If you like your gadgets to looks shiny and have plenty of features, the Sound+Sleep is one to consider.
It has 10 starting recordings, but then goes a step further with two variations or richness settings per sound.
So if you’ve had enough of the bright white noise, you can try deeper pink or brown. And if the ocean sound is too plain, you can add birds, seals or even foghorns.
The second feature unique to this machine is the adaptive sound. If the noise in your environment increases, the volume also does if you have it on that setting. It’s a genius idea, and works surprisingly well.
It’s also worth noting that it has a useful headphones jack. So if your partner needs silence to sleep, you can keep the ocean sound to yourself.
I also particularly like that the buttons are easier to use than the other machines. The volume is adjusted with a large dial, and the sounds are individually labeled. So unlike the other sound machines, you don’t have to continually push buttons to find the right sound and volume.
- Great variety of sounds – 30 in total.
- Richness settings to create more variety, such as adding birds to the ocean.
- Long 30 minute recordings so there’s no noticeable looping.
- Excellent speaker quality.
- Volume can adapt automatically to changes in external sounds.
- 30, 60, 90 and 120 minute auto-off timer options.
- All button lights can be switched off.
- Headphone jack for private listening.
- Modern and attractive design.
- Most expensive of the machines.
- Only works with a standard plug.
- Large size needs some space on the nightstand.
The Sound+Sleep machine has a rich variety of sounds, a couple of unique features, and that all-important headphone jack for nighttime listening.
So if you have space on your nightstand for a slightly larger machine, and want as much control over the nature sounds and white noise as possible, it’s one to consider.
Has an adjustable internal fan instead of recordings
The Marpac Dohm DS uses an internal fan to create the sound rather than playing recordings.
And fan sounds and simplicity are what it does best: there’s just one button, with three settings: off, and two different speeds.
The fan is housed inside what Marpac call an ‘acoustic casing’. Once the fan is running, you can manually rotate the two moving parts – the top and side panels – to adjust the sound and volume.
The resulting sound is one of rushing air that’s soft and pleasant to listen to. It sounds like a cross between a fan and the comforting ‘shushing’ noise parents make.
It’s great that you can fine-tune the exact sound that comes out. The movable panels don’t move a huge amount, but with the tiniest adjustment, you can change the sound considerably.
My main criticism is that the maximum volume is still comparatively low. So if you need to mask loud external noise, it might not do the trick.
Secondly, it’s larger and heavier than the other machines. It takes up quite a lot of space on the bedside table and has a long lead that can’t be detached. So it’s not the most practical for travel.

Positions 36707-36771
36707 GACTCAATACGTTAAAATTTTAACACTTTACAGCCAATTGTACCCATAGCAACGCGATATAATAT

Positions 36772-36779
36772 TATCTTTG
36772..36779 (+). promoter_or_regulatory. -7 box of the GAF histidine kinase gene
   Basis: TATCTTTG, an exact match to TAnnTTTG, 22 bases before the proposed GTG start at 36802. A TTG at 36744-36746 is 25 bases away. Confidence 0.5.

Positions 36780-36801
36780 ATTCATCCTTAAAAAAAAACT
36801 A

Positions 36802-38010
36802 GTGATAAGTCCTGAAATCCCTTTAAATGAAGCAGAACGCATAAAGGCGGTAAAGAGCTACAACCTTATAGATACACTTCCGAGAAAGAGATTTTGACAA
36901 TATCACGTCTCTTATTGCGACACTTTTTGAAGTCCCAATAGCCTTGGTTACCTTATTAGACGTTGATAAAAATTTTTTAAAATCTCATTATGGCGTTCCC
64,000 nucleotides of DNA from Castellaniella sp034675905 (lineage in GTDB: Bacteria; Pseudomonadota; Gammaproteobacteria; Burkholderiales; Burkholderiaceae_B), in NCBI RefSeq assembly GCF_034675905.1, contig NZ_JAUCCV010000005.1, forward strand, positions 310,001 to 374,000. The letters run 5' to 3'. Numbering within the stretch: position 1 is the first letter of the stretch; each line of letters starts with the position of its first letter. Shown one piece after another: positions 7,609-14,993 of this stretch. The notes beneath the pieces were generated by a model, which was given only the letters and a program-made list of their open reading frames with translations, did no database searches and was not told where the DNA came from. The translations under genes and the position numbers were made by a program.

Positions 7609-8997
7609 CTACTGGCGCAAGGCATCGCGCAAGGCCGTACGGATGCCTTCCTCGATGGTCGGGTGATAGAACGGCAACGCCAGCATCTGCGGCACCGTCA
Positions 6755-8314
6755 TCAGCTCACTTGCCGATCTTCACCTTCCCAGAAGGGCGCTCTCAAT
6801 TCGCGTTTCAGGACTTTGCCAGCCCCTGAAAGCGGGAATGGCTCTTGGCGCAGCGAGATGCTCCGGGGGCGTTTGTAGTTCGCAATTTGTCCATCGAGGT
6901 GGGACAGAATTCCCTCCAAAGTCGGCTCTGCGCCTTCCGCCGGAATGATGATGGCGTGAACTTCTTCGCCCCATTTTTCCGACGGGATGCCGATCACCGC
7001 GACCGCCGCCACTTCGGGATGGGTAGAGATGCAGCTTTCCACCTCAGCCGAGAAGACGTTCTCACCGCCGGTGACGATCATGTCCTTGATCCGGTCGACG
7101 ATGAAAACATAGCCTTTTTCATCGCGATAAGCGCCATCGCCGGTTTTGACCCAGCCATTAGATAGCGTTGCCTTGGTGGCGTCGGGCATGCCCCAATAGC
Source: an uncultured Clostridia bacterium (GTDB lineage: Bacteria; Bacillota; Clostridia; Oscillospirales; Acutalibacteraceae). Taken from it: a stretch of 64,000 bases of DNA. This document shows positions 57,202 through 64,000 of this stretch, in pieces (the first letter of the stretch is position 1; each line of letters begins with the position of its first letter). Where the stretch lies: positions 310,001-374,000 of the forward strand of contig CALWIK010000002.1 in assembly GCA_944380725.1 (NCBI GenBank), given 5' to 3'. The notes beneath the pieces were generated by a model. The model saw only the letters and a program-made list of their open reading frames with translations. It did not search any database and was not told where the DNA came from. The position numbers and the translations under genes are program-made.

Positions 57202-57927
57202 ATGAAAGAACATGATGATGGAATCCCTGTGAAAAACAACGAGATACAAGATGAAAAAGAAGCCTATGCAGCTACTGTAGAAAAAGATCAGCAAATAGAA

- Creates authentic fan sounds with an internal fan.
- It’s relaxing and pleasant to listen to.
- Creates a constant sound that doesn’t change, loop or break.
- You can fine-tune it to create the exact sound you like.
- Feels solid and made from quality materials.
- Easy to use.
- One year factory warranty.
- No white noise or nature sounds.
- The maximum volume is low.
- It’s quite heavy compared to other machines.
- No battery or USB option – only works with the wired plug.
- No auto-off timer.
The Marpac Dohm DS will be a good option for some people, but not everyone. If you know you prefer fan sounds, you’ll probably enjoy the authentic and soothing sound it produces.
But if you’d prefer more variety, need it to mask loud external noise, or want a lightweight machine for traveling, it perhaps won’t be quite right.
Small and ideal for travel, with a rechargeable battery and Bluetooth speaker
The LectroFan Micro is a convenient device for travel, doubling as a white noise machine and Bluetooth speaker.
It has an internal rechargeable battery for wireless use. And it has a respectably long battery life when fully charged: 16 hours with white noise or six hours with Bluetooth audio.
It comes with five white noise and four fan sounds, as well as an ocean sound. Though the ocean sounds more like static white noise fading in and out.
I liked like most of the sounds, especially the deeper versions. And importantly, the maximum volume is loud enough to mask external noise.
Two points to bear in mind are the short cable and the fiddly buttons. It comes with a very short USB cable, so you do need to charge it before going to bed if you don’t have a USB plug nearby.
And it only has three tiny buttons, with the volume and sound choice sharing buttons. Hold to change the volume, and press to change track.
- 10 high-quality white noise and fan variations.
- Bluetooth speaker to play your own audio.
- Very small and lightweight.
- Rechargeable battery lasts the entire night.
- Good range of volume.
- The buttons are small.
- The volume and sound choice share the same button (hold or press).
- The USB charging cable is short.
The LectroFan Micro lives up to its name by being the most compact white noise machine I’ve used.
With high quality built-in white noise sounds, a decent Bluetooth speaker, and a rechargeable internal battery, it’s very versatile for its size.